Excerpts from the RavenDB Performance team reportComparing Branch Tables
Note, this post was written by Federico. In the previous post after inspecting the decompiled source using ILSpy we were able to uncover potential things we could do.
In the last post we found out that the housekeeping of our last loop is non negligible, but we also know it’s execution is bounded by n. From our static analysis we know that n cannot be bigger than a word or 8 bytes.
To build an efficient loop what we can do is exploit our knowledge on how to “hint” the compiler to build a branch table and build customized code for each one of the cases.
We ended up paying some housekeeping because the code gets unwieldy pretty fast. We know we can still go that road if we need to.
The performance of this loop trades comparisons with branch tables and gets rid of the comparison of n (notice that we have an endless loop here). But to squeeze the latest few nanoseconds there is a very important tidbit that could easily pass inadvertent.
Mileage will vary in real workloads but let’s do a couple of assumptions just for the purpose of illustrate the optimization.
Let’s say that in half of the requests the memory blocks are equal and on the other half they are not. That means that half of our request will be our worst case scenario, good news is that we have optimized the hell out of it. But what about the other half? For simplicity we will assume that if 2 memory blocks are different there is an uniform probability of it to be different at position n.
That means:
- If we are comparing 3 bytes memory blocks there is a chance of 1/3 that byte-1 is different and 2/3 that it’s not.
- If byte-1 of the memory blocks are equal, then there is 1/3 of a chance that byte-2 will be different.
- And so on.
For the mathematically inclined, this looks like a geometric distribution (http://en.wikipedia.org/wiki/Geometric_distribution).
Or the probability distribution of the number X of Bernoulli trials needed to get a desired outcome, supported on the set { 1, 2, 3, ...}
So let’s say that we have X compares to do in order to rule out equality of the memory blocks (our worst case scenario).
From Wikipedia:
In our example, the probability p = 0.66. Why? Because that is the probability of “successes” until we “fail” … You will notice that success and fail are inverted in our case, because what matter to us is the failure. But mathematically speaking using the other probability would be wrong, it is just a matter of interpretation.
Now the important tidbit here is, no matter how long is the memory block (or lower the p-value), the cumulative distribution function will always grow pretty fast. To us, that means that the chances to find a difference in the first X bytes if the memory blocks are different is pretty high. In the context of Voron, let’s say we are looking for a particular key out there in a tree. If the keys are spread apart we are going to be able to rule them out pretty fast until we are in the neighborhood of the key, where we will need to check more bytes to know for sure.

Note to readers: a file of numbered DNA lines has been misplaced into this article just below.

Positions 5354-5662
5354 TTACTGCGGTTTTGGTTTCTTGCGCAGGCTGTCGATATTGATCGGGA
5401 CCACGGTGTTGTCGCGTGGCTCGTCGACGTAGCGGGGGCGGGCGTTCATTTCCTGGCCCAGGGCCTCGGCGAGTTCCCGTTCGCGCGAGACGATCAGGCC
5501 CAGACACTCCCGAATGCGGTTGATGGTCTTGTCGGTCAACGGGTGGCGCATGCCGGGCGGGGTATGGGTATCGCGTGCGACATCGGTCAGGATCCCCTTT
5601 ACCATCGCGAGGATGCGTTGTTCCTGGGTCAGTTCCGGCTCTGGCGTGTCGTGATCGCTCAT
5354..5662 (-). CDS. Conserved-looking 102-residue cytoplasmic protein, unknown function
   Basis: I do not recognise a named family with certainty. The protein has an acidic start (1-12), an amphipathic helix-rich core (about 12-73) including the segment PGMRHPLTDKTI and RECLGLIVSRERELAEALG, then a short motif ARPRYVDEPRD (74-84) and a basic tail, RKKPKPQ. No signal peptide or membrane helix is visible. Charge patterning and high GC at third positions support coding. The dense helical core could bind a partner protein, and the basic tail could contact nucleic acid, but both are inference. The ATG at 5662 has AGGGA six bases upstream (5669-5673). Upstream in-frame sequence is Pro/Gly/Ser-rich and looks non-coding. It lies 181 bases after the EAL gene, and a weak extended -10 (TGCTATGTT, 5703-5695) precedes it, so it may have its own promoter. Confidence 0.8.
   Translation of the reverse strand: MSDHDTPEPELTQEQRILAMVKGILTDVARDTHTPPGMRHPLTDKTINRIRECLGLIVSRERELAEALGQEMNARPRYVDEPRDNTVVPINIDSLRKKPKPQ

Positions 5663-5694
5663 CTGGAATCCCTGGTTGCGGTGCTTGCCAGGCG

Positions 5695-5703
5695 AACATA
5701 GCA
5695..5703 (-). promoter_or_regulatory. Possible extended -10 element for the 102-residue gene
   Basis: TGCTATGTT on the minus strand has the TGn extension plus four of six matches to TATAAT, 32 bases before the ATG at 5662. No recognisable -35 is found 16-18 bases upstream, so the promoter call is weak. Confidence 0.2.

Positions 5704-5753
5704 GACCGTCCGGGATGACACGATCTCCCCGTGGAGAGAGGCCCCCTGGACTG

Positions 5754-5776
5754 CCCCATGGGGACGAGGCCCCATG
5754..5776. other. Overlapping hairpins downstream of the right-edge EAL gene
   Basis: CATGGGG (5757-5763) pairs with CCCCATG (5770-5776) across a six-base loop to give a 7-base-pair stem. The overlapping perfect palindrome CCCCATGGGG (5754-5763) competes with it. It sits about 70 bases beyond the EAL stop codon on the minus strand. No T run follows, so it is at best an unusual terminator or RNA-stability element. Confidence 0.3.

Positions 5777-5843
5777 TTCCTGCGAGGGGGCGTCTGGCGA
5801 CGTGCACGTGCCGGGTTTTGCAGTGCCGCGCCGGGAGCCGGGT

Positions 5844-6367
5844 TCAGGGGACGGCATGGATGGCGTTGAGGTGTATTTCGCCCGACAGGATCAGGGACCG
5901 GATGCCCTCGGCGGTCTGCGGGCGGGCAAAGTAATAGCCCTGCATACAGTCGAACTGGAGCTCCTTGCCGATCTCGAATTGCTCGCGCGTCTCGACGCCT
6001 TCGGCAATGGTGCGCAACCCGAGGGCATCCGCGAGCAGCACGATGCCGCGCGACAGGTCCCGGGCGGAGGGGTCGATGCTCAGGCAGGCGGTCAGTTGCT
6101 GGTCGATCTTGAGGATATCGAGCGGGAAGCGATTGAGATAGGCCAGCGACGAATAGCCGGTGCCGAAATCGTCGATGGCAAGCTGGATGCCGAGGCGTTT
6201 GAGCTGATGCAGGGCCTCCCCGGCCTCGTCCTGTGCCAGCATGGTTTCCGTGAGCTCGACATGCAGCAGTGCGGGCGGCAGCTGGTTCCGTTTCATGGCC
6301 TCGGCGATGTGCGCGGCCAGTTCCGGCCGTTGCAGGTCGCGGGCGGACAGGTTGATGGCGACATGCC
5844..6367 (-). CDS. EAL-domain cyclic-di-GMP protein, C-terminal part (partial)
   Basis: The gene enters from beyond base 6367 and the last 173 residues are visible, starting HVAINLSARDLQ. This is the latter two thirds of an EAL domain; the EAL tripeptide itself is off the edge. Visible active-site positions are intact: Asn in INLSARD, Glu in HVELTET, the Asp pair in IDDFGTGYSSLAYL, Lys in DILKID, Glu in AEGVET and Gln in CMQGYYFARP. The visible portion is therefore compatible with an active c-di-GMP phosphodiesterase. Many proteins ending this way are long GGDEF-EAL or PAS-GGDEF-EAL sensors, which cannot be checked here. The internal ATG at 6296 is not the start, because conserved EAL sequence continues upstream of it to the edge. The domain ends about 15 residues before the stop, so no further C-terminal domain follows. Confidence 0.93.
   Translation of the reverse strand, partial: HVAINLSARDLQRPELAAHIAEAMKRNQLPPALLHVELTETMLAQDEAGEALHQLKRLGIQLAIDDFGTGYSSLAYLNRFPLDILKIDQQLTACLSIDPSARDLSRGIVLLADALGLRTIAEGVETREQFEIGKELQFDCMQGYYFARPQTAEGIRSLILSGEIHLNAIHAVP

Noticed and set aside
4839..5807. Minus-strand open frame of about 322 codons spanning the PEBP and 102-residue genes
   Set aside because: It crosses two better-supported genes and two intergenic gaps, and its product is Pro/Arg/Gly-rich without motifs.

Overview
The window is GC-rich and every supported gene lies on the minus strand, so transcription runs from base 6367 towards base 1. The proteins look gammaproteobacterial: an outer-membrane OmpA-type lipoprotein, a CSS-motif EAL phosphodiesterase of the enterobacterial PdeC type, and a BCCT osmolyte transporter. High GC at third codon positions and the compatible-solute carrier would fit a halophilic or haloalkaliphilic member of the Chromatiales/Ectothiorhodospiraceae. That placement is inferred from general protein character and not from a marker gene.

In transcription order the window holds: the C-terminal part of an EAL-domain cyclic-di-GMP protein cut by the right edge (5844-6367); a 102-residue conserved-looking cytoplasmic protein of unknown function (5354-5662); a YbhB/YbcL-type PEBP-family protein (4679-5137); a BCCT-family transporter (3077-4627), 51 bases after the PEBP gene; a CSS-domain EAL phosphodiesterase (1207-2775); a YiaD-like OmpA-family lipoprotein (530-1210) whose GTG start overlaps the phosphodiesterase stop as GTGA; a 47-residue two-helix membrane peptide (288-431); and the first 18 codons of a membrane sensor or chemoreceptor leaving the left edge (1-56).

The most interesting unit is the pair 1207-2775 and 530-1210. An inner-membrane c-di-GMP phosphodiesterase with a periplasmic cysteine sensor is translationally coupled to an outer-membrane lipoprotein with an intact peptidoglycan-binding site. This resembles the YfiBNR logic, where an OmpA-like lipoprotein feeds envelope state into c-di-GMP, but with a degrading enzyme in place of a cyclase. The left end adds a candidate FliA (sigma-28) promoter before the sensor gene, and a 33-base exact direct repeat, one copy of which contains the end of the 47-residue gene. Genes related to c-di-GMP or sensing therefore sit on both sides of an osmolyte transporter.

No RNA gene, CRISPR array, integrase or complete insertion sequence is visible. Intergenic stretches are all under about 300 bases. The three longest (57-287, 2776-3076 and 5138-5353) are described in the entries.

The code to achieve this optimization is quite simple, we already used it to optimize the last-loop.
So we just copy the switch block into the entrance of method. If the size of the memory block is 0 to 3, we will have a fast-return. In the case of bigger memory blocks, we will consume the first 4 bytes (32 bits) before starting to test with words.
If I were to modify the original implementation and just add this optimization. What’s would the speed up be under this theoretical workload? (I will publish that in the comments section in a couple of days J so make your educated guess).
Ayende’s note: That said, there is actually another thing to consider here. It is very common for us to have keys with shared prefixes. For example, “users/1”, “users/2”, etc. In fact, we are trying hard to optimize for that route because that gives us a better structure for the internal B+Tree that we use in Voron.
More posts in "Excerpts from the RavenDB Performance team report" series:
- (20 Feb 2015) Optimizing Compare – The circle of life (a post-mortem)
- (18 Feb 2015) JSON & Structs in Voron
- (13 Feb 2015) Facets of information, Part II
- (12 Feb 2015) Facets of information, Part I
- (06 Feb 2015) Do you copy that?
- (05 Feb 2015) Optimizing Compare – Conclusions
- (04 Feb 2015) Comparing Branch Tables
- (03 Feb 2015) Optimizers, Assemble!
- (30 Jan 2015) Optimizing Compare, Don’t you shake that branch at me!
- (29 Jan 2015) Optimizing Memory Comparisons, size does matter
- (28 Jan 2015) Optimizing Memory Comparisons, Digging into the IL
- (27 Jan 2015) Optimizing Memory Comparisons
- (26 Jan 2015) Optimizing Memory Compare/Copy Costs
- (23 Jan 2015) Expensive headers, and cache effects
- (22 Jan 2015) The long tale of a lambda
- (21 Jan 2015) Dates take a lot of time
- (20 Jan 2015) Etags and evil code, part II
- (19 Jan 2015) Etags and evil code, Part I
- (16 Jan 2015) Voron vs. Esent
- (15 Jan 2015) Routing
Comments
Maybe a naive question: what if you would compare the 2 strings backwards? It seems to me you want to find out as quicly as possible if the two strings are different. And the end of the string keys are more likely to be different than the start.
Alwin, It isn't just enough to know true/false for equal, we also need to know greater than / less than
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